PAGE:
Saturday, February 21, 2009

Every step I take away from you...

I'll be two steps closer to your embrace.

Or something like that.

Puteri Gunung Ledang The Musical was supposed to start at 8.30pm. But for me, the drama started at 8.04pm.

As I drove into the grounds of the theatre, I was pleasantly surprised to see the traffic controllers move away and ask me to drive right through what seemed to me to be the VIP path. The cars in front of me had been ushered to take the less privileged route, to park in the boondocks I believe.

I was driving a borrowed car, which was slightly bigger and more imposing compared to the standard car... well, if it came with certain privileges, why not bask in it? It looked like my colleague and I were meant to arrive in style for this musical!

I soon realised that the path led to the lower lobby of the theatre. I saw a couple of doormen waiting, and I thought I'd ask them where in the lower lobby I should park. As I slowed the car to a halt, one of them opened the passenger door to let my colleague out, and the one on my side, wait a minute... was going to open the back door... but why?? No one at the back woi...

Cheh... they thought I was chauffer-driving the car!

10 minutes later, the both of us were making our way to the theatre, having parked in the boondocks.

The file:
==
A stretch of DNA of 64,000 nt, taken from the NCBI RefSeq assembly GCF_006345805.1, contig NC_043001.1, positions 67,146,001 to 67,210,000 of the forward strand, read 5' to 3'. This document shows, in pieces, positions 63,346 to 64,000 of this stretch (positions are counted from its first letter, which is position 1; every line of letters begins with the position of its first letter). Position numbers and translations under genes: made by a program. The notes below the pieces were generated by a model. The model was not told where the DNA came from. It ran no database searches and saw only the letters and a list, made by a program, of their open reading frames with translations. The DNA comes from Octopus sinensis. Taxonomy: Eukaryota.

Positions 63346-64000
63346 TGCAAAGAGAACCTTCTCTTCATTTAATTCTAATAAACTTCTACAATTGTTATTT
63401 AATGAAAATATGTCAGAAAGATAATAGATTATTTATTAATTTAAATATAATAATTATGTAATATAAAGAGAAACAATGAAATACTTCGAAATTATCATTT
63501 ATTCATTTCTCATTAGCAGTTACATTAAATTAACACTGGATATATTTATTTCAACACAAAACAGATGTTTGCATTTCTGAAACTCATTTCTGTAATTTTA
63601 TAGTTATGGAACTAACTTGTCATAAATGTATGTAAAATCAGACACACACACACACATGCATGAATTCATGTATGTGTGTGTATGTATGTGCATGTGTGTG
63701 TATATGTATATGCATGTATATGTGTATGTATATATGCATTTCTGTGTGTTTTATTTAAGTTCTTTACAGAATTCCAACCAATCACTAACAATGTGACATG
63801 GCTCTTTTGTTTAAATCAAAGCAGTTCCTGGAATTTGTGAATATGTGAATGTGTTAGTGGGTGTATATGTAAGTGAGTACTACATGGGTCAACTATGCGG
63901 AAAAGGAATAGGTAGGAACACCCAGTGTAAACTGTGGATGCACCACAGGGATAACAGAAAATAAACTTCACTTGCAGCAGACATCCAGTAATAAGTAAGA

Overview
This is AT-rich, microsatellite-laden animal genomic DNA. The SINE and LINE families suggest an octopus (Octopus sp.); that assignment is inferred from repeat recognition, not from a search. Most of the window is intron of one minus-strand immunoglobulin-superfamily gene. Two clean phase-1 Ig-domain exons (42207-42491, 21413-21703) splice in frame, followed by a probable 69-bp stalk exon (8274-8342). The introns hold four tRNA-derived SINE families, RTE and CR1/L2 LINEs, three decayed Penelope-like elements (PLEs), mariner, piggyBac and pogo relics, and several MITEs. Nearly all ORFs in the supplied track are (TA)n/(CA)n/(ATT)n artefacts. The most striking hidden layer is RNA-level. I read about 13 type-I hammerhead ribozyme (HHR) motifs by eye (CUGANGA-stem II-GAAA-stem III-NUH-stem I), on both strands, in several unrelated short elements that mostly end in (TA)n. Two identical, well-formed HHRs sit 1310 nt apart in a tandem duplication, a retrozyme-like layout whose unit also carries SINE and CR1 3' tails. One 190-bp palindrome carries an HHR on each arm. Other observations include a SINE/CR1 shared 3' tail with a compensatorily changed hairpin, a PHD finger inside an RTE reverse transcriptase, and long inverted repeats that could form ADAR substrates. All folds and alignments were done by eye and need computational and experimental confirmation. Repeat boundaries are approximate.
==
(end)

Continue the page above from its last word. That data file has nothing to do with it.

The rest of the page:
The play was… nice. A little less rousing than I expected… but I’m glad I caught it just days before it was never to be staged again.

I was intrigued by the Micheal Jackson ‘Thriller’ sequence - when the nenek kebayans were facing off with the 7 warriors in the jungles of Gunung Ledang...

Some of the lines were quite corny… when translated into English. In Malay, they sounded poetically mesmerising…

Talking about lines, during the break, I saw the longest line to the ladies toilet I've ever seen in my life. So the horror stories floating around KL about these toilets were indeed true. And just before the start of the second half, I overheard a guy, coming back into the theatre, asking the lady sitting behind me, "Hi…. How’re you? Hmm... How's the view from here?” Sigh... I pity the guy. Small talk is not easy.

Sultan Mahmud of Melaka was one of the characters in the play. This Sultan Mahmud must have been one helluva guy – every time I see this character portrayed in a play, he’s always gatal.

I too once played the role of Sultan Mahmud in a stage play. Naturally, had to be gatal. The scriptwriters (Naz and Haz) gave me some pretty awesome lines to use to court the Princess:

Princess wanted seven trays of mosquito hearts:

Haha! Seven trays?! Why not eight?
This is going to be easy,
To prove my love to you Princess,
I will keep my servants busy.

Then Princess wanted seven pitchers of maidens’ tears:

Again you’re extremely kind Puteri,
A simple task for me no doubt,
Every maiden in the land will hear of my marriage,
They will soon be crying their eyes out!

Then she went infrastructure, wanting a bridge of gold and a bridge of silver linking Melaka to Gunung Ledang for eternity...:

Hmm… I will have to consult my Bendahara,
This would cause a huge dent in my treasure,
But not as big as the hole in my heart,
Should I fail under pressure!

And Sultan Mahmud’s immortal words before Princess’ final request…:

Render me poor for all I care,
Failure to have you is something I cannot bear!

And then she asks for my young son’s blood, a bowlful of.


I wonder if these lines would work in real life.